Children Experiencing Cost-Driven Residential Moves 44% More Likely to Lose Key Social Safety Net Benefits

A study published in Pediatrics, “Moving Because of Unaffordable Housing and Disrupted Social Safety Net Access among Children,” found that caregivers with children who moved due to unaffordable housing costs were more likely to experience disrupted access to social safety net programs. The Supplemental Nutrition Assistance Program (SNAP), Special Supplemental Nutrition Program for Women, Infants, and Children (WIC), and Medicaid help to reduce food and health costs for families, which can prevent or minimize the harm of cost-driven moves. Yet, as the new research shows, many families with children lose these benefits at times when they need them most.

The researchers analyzed Children’s HealthWatch survey data from 2011 to 2019 on 9,344 families with children under four years old who were eligible for SNAP, WIC, and Medicaid and resided in Maryland or Pennsylvania. Caregivers who lived in more than one residence in the prior year were asked to provide the most important reason for their move. Moves were determined to be cost-driven if the primary reason for the move was related to paying rent or mortgage; eviction; foreclosure; becoming homeless; or a lack of access to housing subsidies. All other moves were classified as not cost-driven. Benefits were deemed disrupted if respondents were previously enrolled in SNAP or WIC but were not receiving benefits at the time they were surveyed, or if Medicaid was defined as noncontinuous over the past year. Families who transitioned out of these programs due to becoming income-ineligible or obtaining private insurance in the prior year were excluded from the analysis.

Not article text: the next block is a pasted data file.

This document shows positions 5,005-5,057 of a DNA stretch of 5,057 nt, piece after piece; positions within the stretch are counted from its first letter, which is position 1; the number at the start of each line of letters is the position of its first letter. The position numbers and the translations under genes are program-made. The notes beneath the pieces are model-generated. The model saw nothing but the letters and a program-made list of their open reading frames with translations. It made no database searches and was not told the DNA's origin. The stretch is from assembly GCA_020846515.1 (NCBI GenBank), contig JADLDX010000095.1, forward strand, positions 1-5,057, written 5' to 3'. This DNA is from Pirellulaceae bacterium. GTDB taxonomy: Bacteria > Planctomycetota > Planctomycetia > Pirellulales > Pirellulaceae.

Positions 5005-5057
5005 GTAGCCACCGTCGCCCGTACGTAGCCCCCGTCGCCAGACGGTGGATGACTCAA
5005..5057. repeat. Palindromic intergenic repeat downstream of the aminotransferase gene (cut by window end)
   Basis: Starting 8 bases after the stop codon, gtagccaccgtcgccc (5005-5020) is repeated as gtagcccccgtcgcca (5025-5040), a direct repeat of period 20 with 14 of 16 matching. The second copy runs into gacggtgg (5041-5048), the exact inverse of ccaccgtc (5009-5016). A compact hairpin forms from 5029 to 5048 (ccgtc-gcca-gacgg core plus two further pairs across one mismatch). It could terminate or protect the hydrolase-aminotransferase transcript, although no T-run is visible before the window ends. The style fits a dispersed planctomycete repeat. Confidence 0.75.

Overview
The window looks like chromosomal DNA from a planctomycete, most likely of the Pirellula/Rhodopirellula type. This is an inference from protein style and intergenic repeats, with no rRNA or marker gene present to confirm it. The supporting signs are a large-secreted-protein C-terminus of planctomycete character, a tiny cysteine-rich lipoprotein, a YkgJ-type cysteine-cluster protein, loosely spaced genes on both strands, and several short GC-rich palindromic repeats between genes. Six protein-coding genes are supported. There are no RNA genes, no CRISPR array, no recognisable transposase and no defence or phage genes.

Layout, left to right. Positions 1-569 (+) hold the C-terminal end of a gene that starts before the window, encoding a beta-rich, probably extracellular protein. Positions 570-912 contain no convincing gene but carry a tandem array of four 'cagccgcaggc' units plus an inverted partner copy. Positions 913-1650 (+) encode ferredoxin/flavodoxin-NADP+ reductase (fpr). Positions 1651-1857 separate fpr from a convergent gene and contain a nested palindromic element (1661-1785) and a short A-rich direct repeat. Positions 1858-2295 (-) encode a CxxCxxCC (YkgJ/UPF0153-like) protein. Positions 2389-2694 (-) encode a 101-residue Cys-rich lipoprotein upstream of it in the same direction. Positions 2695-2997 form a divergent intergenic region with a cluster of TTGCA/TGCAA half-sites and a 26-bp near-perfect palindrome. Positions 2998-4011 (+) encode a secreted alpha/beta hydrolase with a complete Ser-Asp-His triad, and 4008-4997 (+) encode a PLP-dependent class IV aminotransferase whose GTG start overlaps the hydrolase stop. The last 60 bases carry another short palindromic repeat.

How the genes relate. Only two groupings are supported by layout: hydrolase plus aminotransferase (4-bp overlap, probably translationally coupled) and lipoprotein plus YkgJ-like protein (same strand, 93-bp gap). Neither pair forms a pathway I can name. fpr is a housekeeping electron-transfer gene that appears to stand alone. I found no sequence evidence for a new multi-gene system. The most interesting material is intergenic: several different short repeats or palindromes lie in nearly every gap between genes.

The researchers found that 21% of children followed during the study period experienced a disruption in coverage for at least one of the three programs. Among these children, 75% experienced a disruption to WIC, 20% a disruption to SNAP, and 16% a disruption to Medicaid. Among all children followed, 5% experienced a cost-driven move in the prior year, and 25% experienced a non-cost-driven move. Most caregivers (67%) who experienced a cost-driven move cited paying rent or mortgage as the primary reason for their move, followed by eviction (17%) and foreclosure (12%). Caregivers who experienced cost-driven moves had lower educational attainment and lower household incomes than caregivers who experienced non-cost-driven moves.

The researchers found that all moves – regardless of the primary cause – were associated with an increased likelihood of disruption to any benefit, but the association was stronger for cost-driven moves than for non-cost-driven moves. Roughly 26% of children with cost-driven moves experienced disrupted access to at least one benefit, as compared to 22% of children with non-cost-driven moves and 20% of children who did not move. When controlling for other factors, the researchers found that children who experienced cost-driven moves were 44% more likely to experience a disruption to at least one benefit compared to children who did not move. When examining each program individually, cost-driven moves increased the odds of disruption to SNAP by 93%, to Medicaid by 86%, and to WIC by 35%.

The researchers hypothesized that the association between cost-driven moves and subsequent benefit disruption could be due to caregivers either not receiving information regarding program recertification due to address changes or not being able to act on the information due to increased stress. They call on health providers and clinic-based social workers to routinely screen patients for housing insecurity and provide outreach to families at risk to ensure continuous benefit enrollment. They also call on policymakers to design benefit programs with housing insecurity in mind, for example, by reducing administrative burdens related to (re)certification, allowing dual eligibility, and shifting to remote models for delivering benefits. Furthermore, the researchers note that to reduce the risk of cost-driven moves for children receiving social safety net benefits, it is important to increase the supply of affordable housing and implement universal housing assistance, focusing interventions on communities most at risk for cost-driven moves, including households of color.

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